“I see fire | Burning the trees | And I see fire | Hollowing souls | I see fire | Blood in the breeze | And I hope that you remember me.”

So go the lyrics from “I See Fire,” written by singer-songwriter Ed Sheeran for the film “The Hobbit: The Desolation of Smaug” and sung in this rendition by Alice Olivia. The light feet and fluid ballet moves of dancer Zara Boss accompany the haunting music in an original piece choreographed by Jillian Beaulieu for the new vegan art collective Backyard Terrestrials. It is one of three original dance pieces Backyard Terrestrials released on New Year’s Eve and which are available to view on the group’s website, Facebook page and YouTube channel.

Dancers Zara Boss, left, and Jillian Beaulieu have formed a vegan art collective called Backyard Terrestrials, with an online gallery of visual art and an original ballet to be staged this summer. Photo by Stanley Kimball

To a vegan’s ear, the song conjures images of the Amazon burning to make way for cattle or the infernos last December at Cal-Maine Foods in Florida, where more than 200,000 juvenile hens burned alive in windowless warehouses that supply eggs to Egg-Land’s Best and other supermarket brands.

“When I first heard the song ‘I See Fire’ it struck me as a sort of a plea,” Beaulieu told viewers during the Facebook Live viewing party of the dance. “My plea, as I’m sure is the case with so many vegans out there, is that people will take the time to bear witness to the unpleasant images and hear the screams of the endless number of victims so that we may reconstruct the way we perceive reality and behave in ways that protect the greater good.”

Boss, who started dancing at age 10, choreographed the dance to the up-tempo song “Bang” by AJR; both she and Beaulieu perform. During the Facebook livestream, Boss, 17, who is a senior at Thornton Academy in Saco, explained the dance is “about being a young vegan who is breaking out of this stigma that you have to be exactly like all the people and generations before you.” She then adds: “You don’t have to eat meat just because everyone else in your family does or your society does.”

The third dance, set to “Wake Me Up” by Tommee Profitt and Fleurie, contrasts dreams of a vegan utopia with the real world. “Although the attempt of turning our dreams into reality can at times feel overwhelmingly exhausting, mentally, emotionally, physically and even spiritually, we must remind ourselves that it only takes one person to believe in their dream and to continue to fight for that dream in order to create change,” choreographer Beaulieu said of the piece.


Each of the dance videos was filmed and edited by Stanley Kimball.

Boss and Beaulieu met as fellow performers in Resurgence Dance Company’s 2019 production of “A Day at the Museum”; they were the only two vegans in the production. In 2020, the two formed Backyard Terrestrials. “Jillian came to me in August of last year with this idea,” recalled Boss, who lives in Woolwich. “I thought it was brilliant combining the two things we love: the performing and visual arts and veganism.”

“I wanted to try a new approach to connect with people,” said Beaulieu, 31, who lives in Augusta and has been dancing since age 6. “What we’re trying to create is kind of like a vegan meetup, but there’s more focus on dance and art” (than on eating).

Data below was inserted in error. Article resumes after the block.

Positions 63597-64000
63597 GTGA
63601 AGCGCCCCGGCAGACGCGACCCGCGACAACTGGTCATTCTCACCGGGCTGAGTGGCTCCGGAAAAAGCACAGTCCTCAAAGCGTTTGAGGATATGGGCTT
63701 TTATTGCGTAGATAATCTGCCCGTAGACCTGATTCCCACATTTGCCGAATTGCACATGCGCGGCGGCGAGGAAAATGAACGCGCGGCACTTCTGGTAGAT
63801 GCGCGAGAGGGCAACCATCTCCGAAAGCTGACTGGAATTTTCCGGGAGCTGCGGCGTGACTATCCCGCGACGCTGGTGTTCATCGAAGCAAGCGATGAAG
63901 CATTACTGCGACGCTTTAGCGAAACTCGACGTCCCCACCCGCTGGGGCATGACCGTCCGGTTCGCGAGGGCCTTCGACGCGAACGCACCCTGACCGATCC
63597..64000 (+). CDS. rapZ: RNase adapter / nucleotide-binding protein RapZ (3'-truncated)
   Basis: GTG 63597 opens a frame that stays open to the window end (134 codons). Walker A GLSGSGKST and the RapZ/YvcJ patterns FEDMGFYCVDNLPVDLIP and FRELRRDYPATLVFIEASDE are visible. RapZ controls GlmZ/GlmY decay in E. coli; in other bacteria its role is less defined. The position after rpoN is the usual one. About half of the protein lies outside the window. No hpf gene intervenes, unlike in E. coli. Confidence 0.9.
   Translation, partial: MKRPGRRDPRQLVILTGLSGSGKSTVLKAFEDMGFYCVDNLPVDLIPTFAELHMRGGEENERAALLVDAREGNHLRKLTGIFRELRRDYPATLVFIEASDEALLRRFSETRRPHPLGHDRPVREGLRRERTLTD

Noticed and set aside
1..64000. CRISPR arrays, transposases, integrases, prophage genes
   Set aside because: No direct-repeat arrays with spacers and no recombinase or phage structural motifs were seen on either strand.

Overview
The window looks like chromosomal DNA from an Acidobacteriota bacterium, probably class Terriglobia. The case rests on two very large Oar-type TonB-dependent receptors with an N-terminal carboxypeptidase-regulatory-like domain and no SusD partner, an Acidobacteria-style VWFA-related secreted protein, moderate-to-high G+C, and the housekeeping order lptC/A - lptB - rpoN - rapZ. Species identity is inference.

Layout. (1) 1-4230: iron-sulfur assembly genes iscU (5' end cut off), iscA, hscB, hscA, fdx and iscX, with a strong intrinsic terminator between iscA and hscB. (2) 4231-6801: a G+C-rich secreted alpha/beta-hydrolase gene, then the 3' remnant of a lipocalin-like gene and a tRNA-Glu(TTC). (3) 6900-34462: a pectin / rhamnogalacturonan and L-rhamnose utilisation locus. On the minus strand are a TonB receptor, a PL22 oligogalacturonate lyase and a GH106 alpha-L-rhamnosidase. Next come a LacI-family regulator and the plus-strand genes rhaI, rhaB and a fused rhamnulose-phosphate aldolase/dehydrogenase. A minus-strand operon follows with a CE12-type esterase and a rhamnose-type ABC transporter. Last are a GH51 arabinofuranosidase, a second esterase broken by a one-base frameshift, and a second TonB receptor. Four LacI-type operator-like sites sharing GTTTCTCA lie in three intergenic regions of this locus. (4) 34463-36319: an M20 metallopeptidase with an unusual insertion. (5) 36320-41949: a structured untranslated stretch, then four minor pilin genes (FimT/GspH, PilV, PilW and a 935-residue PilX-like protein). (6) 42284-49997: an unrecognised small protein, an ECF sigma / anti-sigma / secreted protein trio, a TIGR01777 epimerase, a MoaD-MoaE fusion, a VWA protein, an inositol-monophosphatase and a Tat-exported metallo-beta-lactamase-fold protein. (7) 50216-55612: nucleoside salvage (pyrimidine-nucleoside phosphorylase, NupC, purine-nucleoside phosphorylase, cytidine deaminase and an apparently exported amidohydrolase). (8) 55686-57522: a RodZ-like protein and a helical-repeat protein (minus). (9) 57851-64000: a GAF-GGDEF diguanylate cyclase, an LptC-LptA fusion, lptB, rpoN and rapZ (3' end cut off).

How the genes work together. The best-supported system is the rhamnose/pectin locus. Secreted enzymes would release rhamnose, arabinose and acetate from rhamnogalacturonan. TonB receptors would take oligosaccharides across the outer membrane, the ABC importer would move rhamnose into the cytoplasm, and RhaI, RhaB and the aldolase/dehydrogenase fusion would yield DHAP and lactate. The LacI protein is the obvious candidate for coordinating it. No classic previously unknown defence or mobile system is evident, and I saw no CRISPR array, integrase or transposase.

During the pandemic, they’ve used their creative energies to bring to life Backyard Terrestrials, which “uses art to empower and educate people about veganism.” Despite COVID restrictions, the pair have begun to curate a body of work on their website, backyardterrestrials.com, that, in addition to the dance videos, includes visual art pieces submitted by other artists dealing with environmentalism, human health and the relationship between humans and other life.

Backyard Terrestrials recently wrapped up rehearsals in Bath for an original ballet they plan to stage and film this summer for remote viewing. “We’re keeping plot specifics on the down low,” Boss said. What she could say is “it’s about Mother Earth and the daughter of Mother Earth going out into the world and experiencing humans for the first time.”

Beaulieu and Boss conceived and choreographed the ballet. Backyard Terrestrials plans to release a video of one of the show’s dances on Earth Day, April 22.


“The people I’ve met in dance companies are passionate about social justice issues,” Beaulieu said. “One of our goals is to show how veganism is connected to these other issues people are passionate about.”

“Forest Dance” by Lisa-Holly Kelly was made using acrylic paint and paper and is one of the visual artworks featured on the Backyard Terrestrials website. Courtesy of Backyard Terrestrials

Although the collective has thus far focused on dance, Boss said she and Beaulieu “don’t want to limit ourselves to one art form. Art is a bridge. It can connect all different kinds of people.”

The group accepts art submissions that relate to veganism for inclusion in its online gallery and is always looking for dancers who want to join. Boss hopes the group can continue to engage in change-making actions, such as the work she’s doing to get a local dance store to stock vegan pointe shoes. (Traditional pointe shoes include leather.)

“I hope for it to draw in a few more members,” Beaulieu said. “I’d like to see regular performances happen.”

Beaulieu described the camaraderie that develops between dancers during rehearsals, saying dancers often refer to their “dance families” or “dance community.” Boss and Beaulieu have a dream that one day Backyard Terrestrials will cultivate a vibrant vegan family of dancers, artists and other creatives.

Avery Yale Kamila is a food writer who lives in Portland. She can be reached at avery.kamila@gmail.com.
Twitter: @AveryYaleKamila

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